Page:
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Motorcycle HUD attaches to existing helmets

Jul 25, 2017 — by Eric Brown — 1,347 views
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Mango teQ’s “Reyedr HUD” device attaches to existing motorcycle helmets, offering holographic displays for speed, navigation, and distance.

Motorcycle riders can be awfully particular about their helmets, which can also be quite expensive. That could be one reason Skully went out of business after launching its $1,499 Skully AR-1 helmet, which offered an Android-based augmented reality head-up display (HUD).

Now a New Zealand based startup called Mango teQ is letting bikers have it their own way with a Reyedr (pronounced rider) HUD device that retrofits onto existing helmets. The Reyedr HUD provides information including speed, navigation, and distance in the rider’s field of view to avoid dangerous distractions from glancing down at the dashboard.



Reyedr HUD with companion mobile apps
(click image to enlarge)

The Reyedr HUD is an “opto-electro-mechanical system” that fits on the chin-bar of any full face motorcycle helmet. It displays a transparent overlay, “infinite focus” visual interface on the periphery of the rider’s vision that avoids the need to refocus. The 800 x 600-pixel, full-color image is generated through a patented holographic technology and “bespoke LCOS system” designed to work in all ambient light conditions.


Reyedr HUD front view (left) and HUD display
(click images to enlarge)

With only 13 days to go on Kickstarter, Reyedr HUD has a long way to go to meet its $74,391 goal. The Reyedr HUD is available starting at $670 NZD ($495 U.S.) for an early bird, compared to an expected retail price of $789 NZD ($575). Shipments are expected in March 2018.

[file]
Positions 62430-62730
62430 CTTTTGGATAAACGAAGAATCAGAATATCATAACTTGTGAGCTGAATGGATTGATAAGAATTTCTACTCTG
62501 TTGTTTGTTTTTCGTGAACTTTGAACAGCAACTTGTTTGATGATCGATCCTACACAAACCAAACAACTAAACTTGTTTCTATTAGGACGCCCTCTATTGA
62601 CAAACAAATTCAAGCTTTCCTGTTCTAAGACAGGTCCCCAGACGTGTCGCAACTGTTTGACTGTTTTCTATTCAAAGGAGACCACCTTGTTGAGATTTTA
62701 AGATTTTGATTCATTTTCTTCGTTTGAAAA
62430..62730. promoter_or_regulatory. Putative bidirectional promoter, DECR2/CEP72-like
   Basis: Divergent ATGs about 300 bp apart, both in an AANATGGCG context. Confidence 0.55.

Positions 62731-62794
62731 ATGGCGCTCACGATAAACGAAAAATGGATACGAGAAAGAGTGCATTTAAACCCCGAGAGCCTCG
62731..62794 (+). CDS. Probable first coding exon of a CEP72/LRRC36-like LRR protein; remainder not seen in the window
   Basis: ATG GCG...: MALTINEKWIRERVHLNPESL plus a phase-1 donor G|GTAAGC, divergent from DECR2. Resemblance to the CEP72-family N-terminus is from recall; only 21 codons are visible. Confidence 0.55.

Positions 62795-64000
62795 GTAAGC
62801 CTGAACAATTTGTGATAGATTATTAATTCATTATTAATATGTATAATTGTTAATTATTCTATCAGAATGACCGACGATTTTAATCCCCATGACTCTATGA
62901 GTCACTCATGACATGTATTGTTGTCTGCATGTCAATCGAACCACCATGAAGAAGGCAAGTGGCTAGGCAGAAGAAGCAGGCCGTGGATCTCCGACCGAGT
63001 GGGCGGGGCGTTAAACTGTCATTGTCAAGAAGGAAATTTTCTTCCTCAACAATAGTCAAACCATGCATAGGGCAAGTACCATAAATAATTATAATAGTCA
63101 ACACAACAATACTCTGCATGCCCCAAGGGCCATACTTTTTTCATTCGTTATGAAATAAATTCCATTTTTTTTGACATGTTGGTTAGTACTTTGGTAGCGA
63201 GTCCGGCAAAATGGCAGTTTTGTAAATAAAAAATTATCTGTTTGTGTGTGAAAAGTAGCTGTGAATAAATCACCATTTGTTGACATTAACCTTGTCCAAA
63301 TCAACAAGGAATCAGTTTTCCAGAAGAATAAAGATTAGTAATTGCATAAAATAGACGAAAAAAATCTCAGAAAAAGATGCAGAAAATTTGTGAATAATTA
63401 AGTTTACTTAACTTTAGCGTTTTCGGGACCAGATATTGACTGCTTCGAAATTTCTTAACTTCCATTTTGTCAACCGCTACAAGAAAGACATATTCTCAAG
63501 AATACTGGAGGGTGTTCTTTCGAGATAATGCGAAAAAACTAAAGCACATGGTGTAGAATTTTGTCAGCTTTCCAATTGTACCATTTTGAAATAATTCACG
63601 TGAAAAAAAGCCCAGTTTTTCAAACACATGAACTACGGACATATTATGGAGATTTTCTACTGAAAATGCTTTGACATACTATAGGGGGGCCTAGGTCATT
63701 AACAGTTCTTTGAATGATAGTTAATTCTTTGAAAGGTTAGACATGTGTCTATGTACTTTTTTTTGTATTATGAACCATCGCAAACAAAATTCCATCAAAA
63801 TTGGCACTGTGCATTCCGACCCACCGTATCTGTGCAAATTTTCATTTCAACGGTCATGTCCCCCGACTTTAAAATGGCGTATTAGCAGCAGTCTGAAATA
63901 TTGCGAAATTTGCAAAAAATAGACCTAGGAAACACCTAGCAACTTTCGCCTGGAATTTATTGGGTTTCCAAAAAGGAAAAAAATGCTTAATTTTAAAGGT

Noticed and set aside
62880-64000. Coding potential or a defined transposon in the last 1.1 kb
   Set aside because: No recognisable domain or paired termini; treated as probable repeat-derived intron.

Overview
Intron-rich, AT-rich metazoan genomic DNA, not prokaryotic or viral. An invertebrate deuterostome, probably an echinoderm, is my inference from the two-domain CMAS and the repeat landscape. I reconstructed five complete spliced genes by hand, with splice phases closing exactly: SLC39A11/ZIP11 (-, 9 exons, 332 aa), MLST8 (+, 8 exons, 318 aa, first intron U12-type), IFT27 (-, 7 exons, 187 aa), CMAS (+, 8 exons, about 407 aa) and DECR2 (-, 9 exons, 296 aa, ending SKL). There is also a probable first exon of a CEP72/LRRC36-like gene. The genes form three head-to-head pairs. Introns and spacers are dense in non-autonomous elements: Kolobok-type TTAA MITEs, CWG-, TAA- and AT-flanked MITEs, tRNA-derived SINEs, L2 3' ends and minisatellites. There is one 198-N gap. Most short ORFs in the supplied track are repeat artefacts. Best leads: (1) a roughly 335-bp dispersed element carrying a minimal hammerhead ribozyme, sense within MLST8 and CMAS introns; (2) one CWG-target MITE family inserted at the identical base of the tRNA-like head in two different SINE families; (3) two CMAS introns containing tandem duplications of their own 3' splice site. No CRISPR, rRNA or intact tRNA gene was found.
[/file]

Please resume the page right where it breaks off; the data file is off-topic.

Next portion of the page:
Under the HUD’s hood

The technical details on the Kickstarter pages are less than complete, but when we queried the company for more information, CTO and co-founder Jens Steinigen told us the device runs on a 32-bit Cortex-M4F Nordic SoC with 1MB flash and 256kB RAM on chip, which suggests that it’s the 64MHz-clocked Nordic nRF52840. As you might expect, the Reyedr HUD does not run Linux. However, in an email to LinuxGizmos, Steinigen said his company will soon announce plans to release the device’s firmware under an open-source license.

The firmware can be developed using the standard Nordic Software Development Tool-chain using Keil, IAR and GCC. Third party developers will then be able to write their own GUIs as well as companion mobile apps. “So when people purchase our HUD, they have the opportunity to use it as is, with our HUD firmware, GUI, and apps on iOS and Android, but if they choose to customize and improve their HUD, they can write their own firmware and replace it, or write their own apps to connect to our HUD, or both,” added Steinigen.

Due to potential safety concerns, Steinigen noted that “we can’t maintain product liabilities for HUDs with customised firmware.” He also speculated, however, about the possibility of starting a certification program for safety compliant software.



Reyedr HUD color choices (left) and side view
(click images to enlarge)

The current prototype weighs about 125 grams, offers 6-hour battery life, and is IP66 rated for protection against water ingress at pressure. The device pairs with smartphones via Bluetooth 5.0, and is available with a separate Android or iOS app designed for planning and coordinating group rides.

The initial HUD software, which is enabled with OTA updates, offers turn-by-turn navigation directions, as well as information including time, speed, distance, caller ID, and battery life. Speed and nav information is reinforced with color, for example with higher speeds or imminent turns displayed in red. There are audio alerts as well as a manual SOS feature. Future plans call for potential integration of more smartphone interactions, as well as “connectivity to other sensors, devices and newer motorcycles; such as for communications, cameras, bike settings,” says Mango teQ.

 
Further information

Mango teQ’s Reyedr HUD is available on Kickstarter through Aug. 8 starting at $670 NZD ($495 U.S.), with shipments expected in Mar. 2018. More information may be found on the Reyedr HUD Kickstarter page.
 

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